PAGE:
Geneva (AP) – The World Health Organization has registered 65 cases of coronovirus among employees at its headquarters, including at least one cluster infection, an internal email obtained by the Associated Press, despite the agency’s previous claim to Geneva No broadcast on site.
The revelation occurs in Europe, the host country Switzerland, and especially in the city of Geneva amidst escalation of cases, and the email states that about half of the infections were in people who were working from home. But there were 32 employees working on the premises in the headquarters building, indicating that the health agency’s strict sanitation, screening and other preventive measures were not sufficient to protect it from the epidemic.
The WHO spokesman, Farah Dakhlalla, confirmed the accuracy of the information about the case count in an email to the AP and officials were still investigating.
“We have not yet established whether the transmission has occurred on campus, but are looking into the matter,” said Dakhlalla.
Raul Thomas, who conducts business operations at the WHO, emailed employees on Friday that five people – four in the same team and the person contacting them – had tested positive for COVID-19. While the term “cluster” was not used in email, one is typically defined as two or more cases in the same area, and five cases indicate basic infection control and social disturbance processes. Are falling apart.
An email sent last October 16 indicated that no clusters had been found on the site.
“According to standard protocol, these colleagues are receiving the necessary medical attention and recovering at home,” the email said on Friday. “These last five cases bring the total number of affected members of the Geneva-based workforce to 65 since the onset of the epidemic.”
The email did not specify who was infected, but a WHO employee who had direct knowledge of the situation, who spoke on condition of anonymity because he was not authorized to speak to the press, said The cluster consisted of members of the leadership team of the Director-General of WHO is also an infection control specialist.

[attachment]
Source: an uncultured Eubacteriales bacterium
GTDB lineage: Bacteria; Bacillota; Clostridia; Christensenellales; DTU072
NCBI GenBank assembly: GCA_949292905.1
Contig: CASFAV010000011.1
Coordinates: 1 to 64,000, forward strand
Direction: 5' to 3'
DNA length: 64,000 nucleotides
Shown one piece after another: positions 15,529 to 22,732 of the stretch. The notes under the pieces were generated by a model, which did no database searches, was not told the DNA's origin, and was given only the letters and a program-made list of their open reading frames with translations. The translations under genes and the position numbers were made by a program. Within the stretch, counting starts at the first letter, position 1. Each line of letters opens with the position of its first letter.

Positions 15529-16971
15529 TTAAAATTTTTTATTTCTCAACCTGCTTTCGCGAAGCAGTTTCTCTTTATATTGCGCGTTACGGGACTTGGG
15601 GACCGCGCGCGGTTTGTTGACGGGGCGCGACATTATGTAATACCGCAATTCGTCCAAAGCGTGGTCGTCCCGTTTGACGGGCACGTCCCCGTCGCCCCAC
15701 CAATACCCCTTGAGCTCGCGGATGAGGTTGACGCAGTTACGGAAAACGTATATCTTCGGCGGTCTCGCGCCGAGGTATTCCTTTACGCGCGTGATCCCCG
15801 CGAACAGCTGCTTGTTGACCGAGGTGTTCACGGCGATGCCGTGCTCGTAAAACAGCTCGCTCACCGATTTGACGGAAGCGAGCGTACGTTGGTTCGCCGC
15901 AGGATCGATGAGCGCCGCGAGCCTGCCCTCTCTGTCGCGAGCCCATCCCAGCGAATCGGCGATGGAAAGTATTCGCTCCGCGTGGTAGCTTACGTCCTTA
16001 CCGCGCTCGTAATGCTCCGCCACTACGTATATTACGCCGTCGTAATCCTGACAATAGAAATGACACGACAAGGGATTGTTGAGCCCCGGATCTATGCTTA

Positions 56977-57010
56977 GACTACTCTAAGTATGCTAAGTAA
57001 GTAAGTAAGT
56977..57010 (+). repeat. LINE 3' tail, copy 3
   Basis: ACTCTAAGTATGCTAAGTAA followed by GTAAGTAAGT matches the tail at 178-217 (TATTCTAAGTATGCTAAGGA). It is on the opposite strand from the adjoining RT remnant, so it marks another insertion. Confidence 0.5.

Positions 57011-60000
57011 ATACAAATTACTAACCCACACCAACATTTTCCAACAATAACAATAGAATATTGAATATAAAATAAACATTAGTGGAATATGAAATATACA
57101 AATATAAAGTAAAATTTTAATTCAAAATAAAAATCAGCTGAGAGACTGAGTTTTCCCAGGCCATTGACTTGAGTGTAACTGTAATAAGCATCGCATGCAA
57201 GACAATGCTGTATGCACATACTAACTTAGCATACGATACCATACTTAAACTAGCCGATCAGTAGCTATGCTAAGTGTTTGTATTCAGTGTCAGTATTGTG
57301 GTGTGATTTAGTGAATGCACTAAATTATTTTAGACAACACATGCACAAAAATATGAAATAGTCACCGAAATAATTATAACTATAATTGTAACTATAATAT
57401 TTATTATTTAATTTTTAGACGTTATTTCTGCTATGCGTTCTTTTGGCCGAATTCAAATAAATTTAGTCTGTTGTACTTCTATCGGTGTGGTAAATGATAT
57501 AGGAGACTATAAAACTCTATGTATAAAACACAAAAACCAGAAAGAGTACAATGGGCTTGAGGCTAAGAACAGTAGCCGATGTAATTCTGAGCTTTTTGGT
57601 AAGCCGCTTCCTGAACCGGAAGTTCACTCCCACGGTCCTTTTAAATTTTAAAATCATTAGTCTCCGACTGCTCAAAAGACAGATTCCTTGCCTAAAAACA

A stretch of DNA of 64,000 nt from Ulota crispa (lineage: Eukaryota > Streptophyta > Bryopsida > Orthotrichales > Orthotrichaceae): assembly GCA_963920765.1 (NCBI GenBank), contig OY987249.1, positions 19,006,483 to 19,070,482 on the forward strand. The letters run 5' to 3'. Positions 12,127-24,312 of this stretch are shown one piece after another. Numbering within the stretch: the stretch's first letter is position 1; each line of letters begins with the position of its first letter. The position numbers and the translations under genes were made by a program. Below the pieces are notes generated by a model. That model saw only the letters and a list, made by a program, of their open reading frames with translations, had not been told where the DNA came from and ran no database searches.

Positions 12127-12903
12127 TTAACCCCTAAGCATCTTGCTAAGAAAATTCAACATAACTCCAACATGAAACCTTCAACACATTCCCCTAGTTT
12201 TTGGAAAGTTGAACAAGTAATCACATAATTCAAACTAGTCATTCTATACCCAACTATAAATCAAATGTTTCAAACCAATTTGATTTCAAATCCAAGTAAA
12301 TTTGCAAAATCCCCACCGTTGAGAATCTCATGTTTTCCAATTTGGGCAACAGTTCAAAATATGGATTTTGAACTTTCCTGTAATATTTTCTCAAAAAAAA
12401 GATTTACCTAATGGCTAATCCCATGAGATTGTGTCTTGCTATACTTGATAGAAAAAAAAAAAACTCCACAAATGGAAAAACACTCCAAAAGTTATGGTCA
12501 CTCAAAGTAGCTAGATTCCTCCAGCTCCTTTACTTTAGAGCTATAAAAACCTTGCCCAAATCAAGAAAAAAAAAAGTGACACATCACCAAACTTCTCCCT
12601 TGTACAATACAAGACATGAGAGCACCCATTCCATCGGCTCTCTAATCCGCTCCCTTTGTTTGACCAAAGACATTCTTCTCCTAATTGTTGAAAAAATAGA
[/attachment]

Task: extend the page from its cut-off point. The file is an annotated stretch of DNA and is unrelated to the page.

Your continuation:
Thomas’ email was sent after concerns by other WHO officials that those in contact with Cluster were still working at the Geneva Building and potentially exposing COVID-19 to others, The employee said.
The senior manager reportedly held several in-person meetings at the WHO in early November before testing positive last week. The person contacted by the AP referred all comments to the WHO media office.
The WHO has faced repeated criticism of dealing with the epidemic. US President Donald Trump accused the UN agency of “collusion” with China to hide the extent of the initial outbreak. In June, AP publicly praised WHO as China For its speed and transparency, even as private meetings disappointed WHO officials that the country was sitting on releasing serious outbreak information.
According to Thomas’ email, 49 of the total cases occurred in the last eight weeks, “in this way very much according to the situation being reported in Geneva and surrounding areas.” He said that “a high number of cases among those who have become obsolete for telecom”.
The email states that measures to “reduce our risk profile” are being enhanced.
“Ultimately, members of the workforce are reminded that physical meetings, including gatherings in common areas or cafeterias, are strongly discouraged and should only take place where necessary.”
Elsewhere in Geneva, restaurants are among several public places closed to prevent the spread of COVID-19.
Last month, Thomas told WHO employees that the agency was limiting access to its Geneva headquarters, which included key staff including senior directors, their assistants and management officers. “All members of the workforce are reminded to always keep their hands clean, respect physical disturbance standards (at least one meter) and wear masks when possible,” he wrote.
In normal times, an estimated 2,400 people regularly work at the WHO’s seven-story headquarters that overlook Geneva. As the epidemic has spread in the area, employees have been encouraged to work from home when possible. Non-employee visitors are required to wear masks, and access to the building is barred.
And ahead of the WHO’s week-long meeting of its member states last week – which was mostly virtual – employees were told in an internal email to take extra precautions, including wearing masks in public places.
From a sprawling meeting room at the headquarters on Monday, WHO Director General Tedros Adnom Ghebayeus and other officials were attending a session of the agency’s latest executive board meeting, largely organized by video conference. He was returning home from a two-week self-quarantine after coming in contact with a person who tested positive. Because Tedros himself did not show any symptoms, he was not tested for COVID-19, but meticulously stayed at home.
On November 2, Maria Van Kerkhov, the technical lead for the WHO’s COVID-19 response, told reporters that there were no broadcasts or clusters at headquarters, before adding: “But this is something we’re monitoring every day Huh.”
WHO Press Office did not respond to two AP emails – November 2 and Nov 10 – Asked how many employees at WHO headquarters have tested positive for COVID-19.
Cheng reported from London.
Follow AP Epidemic coverage at https://apnews.com/hub/coronavirus-pandemic And https://apnews.com/UnderstandingtheOutbreak